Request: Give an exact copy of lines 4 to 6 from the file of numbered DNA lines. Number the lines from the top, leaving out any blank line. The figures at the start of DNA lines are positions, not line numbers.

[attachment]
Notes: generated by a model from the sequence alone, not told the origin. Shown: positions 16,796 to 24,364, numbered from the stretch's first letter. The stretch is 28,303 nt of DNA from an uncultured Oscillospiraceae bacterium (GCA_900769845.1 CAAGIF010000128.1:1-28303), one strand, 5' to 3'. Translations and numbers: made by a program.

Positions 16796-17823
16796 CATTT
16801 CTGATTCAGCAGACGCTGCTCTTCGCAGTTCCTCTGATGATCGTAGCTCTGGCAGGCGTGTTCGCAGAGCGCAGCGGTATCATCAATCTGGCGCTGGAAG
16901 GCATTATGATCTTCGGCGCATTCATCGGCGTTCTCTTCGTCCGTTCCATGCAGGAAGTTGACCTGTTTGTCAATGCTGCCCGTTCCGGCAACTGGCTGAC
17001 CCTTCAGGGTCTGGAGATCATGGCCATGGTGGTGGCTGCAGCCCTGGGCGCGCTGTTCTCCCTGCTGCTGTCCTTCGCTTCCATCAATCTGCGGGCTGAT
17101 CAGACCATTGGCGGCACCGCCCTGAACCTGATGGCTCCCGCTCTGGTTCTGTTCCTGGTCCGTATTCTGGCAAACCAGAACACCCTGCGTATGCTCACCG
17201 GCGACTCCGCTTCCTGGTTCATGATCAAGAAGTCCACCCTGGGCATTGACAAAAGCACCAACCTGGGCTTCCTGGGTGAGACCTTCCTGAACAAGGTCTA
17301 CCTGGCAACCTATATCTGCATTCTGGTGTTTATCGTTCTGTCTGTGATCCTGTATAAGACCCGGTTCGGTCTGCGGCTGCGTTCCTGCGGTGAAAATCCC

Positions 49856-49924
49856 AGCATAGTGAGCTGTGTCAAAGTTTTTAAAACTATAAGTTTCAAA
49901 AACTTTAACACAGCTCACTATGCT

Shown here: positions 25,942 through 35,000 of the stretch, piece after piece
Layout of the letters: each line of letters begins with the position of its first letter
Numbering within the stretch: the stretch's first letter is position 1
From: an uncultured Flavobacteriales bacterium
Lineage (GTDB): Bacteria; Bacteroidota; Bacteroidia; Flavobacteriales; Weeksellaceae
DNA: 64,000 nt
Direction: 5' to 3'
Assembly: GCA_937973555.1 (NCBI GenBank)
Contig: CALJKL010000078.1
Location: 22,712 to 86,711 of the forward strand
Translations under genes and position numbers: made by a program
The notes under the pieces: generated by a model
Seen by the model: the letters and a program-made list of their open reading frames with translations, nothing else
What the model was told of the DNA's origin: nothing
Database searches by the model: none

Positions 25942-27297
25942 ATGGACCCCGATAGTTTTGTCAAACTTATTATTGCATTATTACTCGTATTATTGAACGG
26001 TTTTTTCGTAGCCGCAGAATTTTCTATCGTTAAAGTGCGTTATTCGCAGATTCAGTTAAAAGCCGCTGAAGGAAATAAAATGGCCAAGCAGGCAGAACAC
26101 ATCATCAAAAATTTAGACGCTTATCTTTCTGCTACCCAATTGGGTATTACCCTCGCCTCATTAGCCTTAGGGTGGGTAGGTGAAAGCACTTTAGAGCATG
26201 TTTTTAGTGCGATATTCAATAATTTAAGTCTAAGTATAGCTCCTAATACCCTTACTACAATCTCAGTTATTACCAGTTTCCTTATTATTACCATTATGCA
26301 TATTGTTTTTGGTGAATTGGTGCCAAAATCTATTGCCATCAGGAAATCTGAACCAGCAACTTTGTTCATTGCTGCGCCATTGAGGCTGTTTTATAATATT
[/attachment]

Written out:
16801 CTGATTCAGCAGACGCTGCTCTTCGCAGTTCCTCTGATGATCGTAGCTCTGGCAGGCGTGTTCGCAGAGCGCAGCGGTATCATCAATCTGGCGCTGGAAG
16901 GCATTATGATCTTCGGCGCATTCATCGGCGTTCTCTTCGTCCGTTCCATGCAGGAAGTTGACCTGTTTGTCAATGCTGCCCGTTCCGGCAACTGGCTGAC
17001 CCTTCAGGGTCTGGAGATCATGGCCATGGTGGTGGCTGCAGCCCTGGGCGCGCTGTTCTCCCTGCTGCTGTCCTTCGCTTCCATCAATCTGCGGGCTGAT